Unis stepping up to help student homelessness

30 May 2018

Written by: Katherine McLeod

Student homelessness is still on the rise in Australia, despite university efforts.

Imagine finishing a long day of working and studying, only to have nowhere safe to return to. That’s the reality for many students across Australia, as they make up 10 percent of homeless Australians today.

One of them is Erin*, a former biology student at RMIT. She became homeless during her degree in 2012, when she was 20.  Having relocated to Melbourne to attend uni, she didn’t have any nearby family to turn to for help.

“I was evicted from the house I was renting in 2012. I didn’t have anywhere else to go. My parents live interstate. I’d come to Melbourne to go to uni, and I didn’t really know anyone else apart from my housemates,” she told upstart.

“I ended up crashing in a friend’s basement on a mattress on the floor for a couple of weeks, until I had to move out because they were selling. After that, I slept wherever I could.”

After eventually landing a part time job, Erin was able to afford to move into a share house and change her circumstances.

According to the national census, 10,813 students are homeless. Of those, 1,117 are living in facilities for the homeless, 1073 are couch surfing and 1765 are living in boarding houses. Almost  7000 are living in overcrowded homes, and 81 are sleeping rough or in cars.

In situations like these, universities are usually able to help.

Most Australian universities now have a policy in place for students who are going through a rough time. A Senior Media Advisor for Melbourne University says that they do all they can to ensure student safety.

Besides helping with short-term assistance, Melbourne University provides students with webinars, which aim to address housing topics such as accommodation options in Melbourne, costs and expenses of renting, and help with Centrelink.

 “The University of Melbourne provides a range of assistance to students seeking emergency accommodation and short-term and longer-term housing options. Students are encouraged to meet with a student housing advisor to address their housing and support needs, including financial assistance,” she said.

“The University continues to monitor and assess the impact of its service delivery on student homelessness and wellbeing, and works closely with private accommodation providers to ensure that student housing needs are met.”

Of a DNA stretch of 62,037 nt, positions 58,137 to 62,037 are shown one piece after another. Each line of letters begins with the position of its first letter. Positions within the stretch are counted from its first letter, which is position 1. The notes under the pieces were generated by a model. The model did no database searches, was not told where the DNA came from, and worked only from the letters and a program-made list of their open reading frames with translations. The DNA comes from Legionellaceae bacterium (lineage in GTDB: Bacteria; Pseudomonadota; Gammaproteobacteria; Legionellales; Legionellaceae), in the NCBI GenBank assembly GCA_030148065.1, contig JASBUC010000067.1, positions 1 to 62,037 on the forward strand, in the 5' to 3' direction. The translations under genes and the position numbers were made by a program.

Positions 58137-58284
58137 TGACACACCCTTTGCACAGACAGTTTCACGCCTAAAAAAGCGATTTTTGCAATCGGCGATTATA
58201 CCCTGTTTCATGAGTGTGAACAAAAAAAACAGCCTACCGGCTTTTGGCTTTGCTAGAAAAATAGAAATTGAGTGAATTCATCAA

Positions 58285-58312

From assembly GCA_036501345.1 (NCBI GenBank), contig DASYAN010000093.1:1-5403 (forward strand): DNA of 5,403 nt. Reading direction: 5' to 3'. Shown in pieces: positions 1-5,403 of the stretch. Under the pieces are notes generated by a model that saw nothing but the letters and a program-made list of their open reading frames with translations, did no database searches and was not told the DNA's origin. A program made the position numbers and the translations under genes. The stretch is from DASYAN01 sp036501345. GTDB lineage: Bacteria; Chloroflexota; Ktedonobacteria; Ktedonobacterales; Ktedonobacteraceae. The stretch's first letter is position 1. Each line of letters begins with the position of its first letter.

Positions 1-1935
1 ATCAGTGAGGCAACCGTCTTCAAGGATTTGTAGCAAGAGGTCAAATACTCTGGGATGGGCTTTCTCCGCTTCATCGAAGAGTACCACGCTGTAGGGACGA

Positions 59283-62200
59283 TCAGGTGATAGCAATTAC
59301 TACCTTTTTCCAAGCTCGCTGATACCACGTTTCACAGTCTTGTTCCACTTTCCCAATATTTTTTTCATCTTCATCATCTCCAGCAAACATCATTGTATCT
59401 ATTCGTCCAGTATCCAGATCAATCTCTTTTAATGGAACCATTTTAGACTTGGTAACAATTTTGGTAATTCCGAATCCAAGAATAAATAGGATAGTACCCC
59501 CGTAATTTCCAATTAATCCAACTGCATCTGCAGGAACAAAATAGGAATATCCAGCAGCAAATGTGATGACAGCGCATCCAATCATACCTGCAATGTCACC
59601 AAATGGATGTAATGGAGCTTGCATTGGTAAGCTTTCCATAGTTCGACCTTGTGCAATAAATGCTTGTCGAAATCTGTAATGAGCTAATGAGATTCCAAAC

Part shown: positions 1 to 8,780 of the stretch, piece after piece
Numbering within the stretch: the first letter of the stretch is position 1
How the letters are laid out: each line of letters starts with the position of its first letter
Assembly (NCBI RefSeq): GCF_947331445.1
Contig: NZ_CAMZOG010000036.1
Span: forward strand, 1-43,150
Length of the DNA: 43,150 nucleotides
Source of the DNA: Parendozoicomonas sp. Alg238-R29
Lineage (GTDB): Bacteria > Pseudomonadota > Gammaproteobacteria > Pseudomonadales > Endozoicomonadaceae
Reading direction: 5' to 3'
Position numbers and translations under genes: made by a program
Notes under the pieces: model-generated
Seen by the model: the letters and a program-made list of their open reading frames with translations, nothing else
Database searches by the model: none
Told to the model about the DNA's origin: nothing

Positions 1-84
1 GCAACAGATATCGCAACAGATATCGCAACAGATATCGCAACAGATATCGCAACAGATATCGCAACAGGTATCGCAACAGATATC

For Erin though, her lack of awareness of her university’s housing support made her reluctant to ask them for help.

“I didn’t even know if there was emergency housing available. I’d never seen anything about it. I suppose I was too embarrassed to walk into an office and tell someone that I had nowhere to go. I wish I had, but I just didn’t know where to even start,” she said.

Homelessness Australia state that young people who experience homelessness are more likely to experience persistent homelessness during adulthood. Three quarters of those who use specialist services are reliant on government services such as Centrelink for their income, largely due to youth wages being below the adult minimum wage.

Social factors also contribute to youth homelessness. These include poverty, social inequality and youth unemployment. Generally, students have had less opportunity for work experience, which makes it more difficult for them to gain employment, and get access to rental housing and mortgage options.

According to Homelessness Australia, “young people who experience homelessness are more likely to disengage with education and employment and to be exposed to factors which are detrimental to their health such as drug use, inadequate nutrition, limited access to medical care and school, unsafe sexual encounters and violence.”

In Erin’s case, it was losing her possessions on the streets that made her feel unsafe.

“I always tried to stay near lights, because in the middle of the night, you never know who is out there. It’s dangerous being homeless. People treat you like garbage, even though it’s all circumstances that led you there in the first place. No one chooses to sleep on the streets,” she said.

“I had my things stolen as I slept one night, and after that, I decided to sleep as little as I possibly could. I’d be up all night and sleep in an empty lecture theatre during the day when no one was around.

“I’d get to uni really early, like seven in the morning. I’d found a shower in one of the buildings, so I ‘d quickly use it before most people arrived. I’d wash my change of clothes in there too, and hope they dried before the next day.”

One university going a step further to help students is RMIT. In 2017, they announced a partnership with Victorian organisation Unison in order to address the issue of homelessness by looking at the lead causes and creating preventative measures. The first of its kind in Australia, the Unison Urban Housing and Homelessness Program will seek to “create and advocate for housing solutions for people experiencing homelessness.”

In a statement, Michael Perusco, former Unison CEO, said that something needed to be done to support students experiencing homelessness.

“Since 2011, the number of people seeking help from homelessness services has been increasing by an average of six per cent a year, which is much faster than population growth,” he said.

“There is a need to look at this problem in a different way and find housing models that work now and into the future.”


*last name withheld per request

Katherine McLeod is a Master of Communication student at La Trobe University. You can follow her on Twitter @kattt_mcleod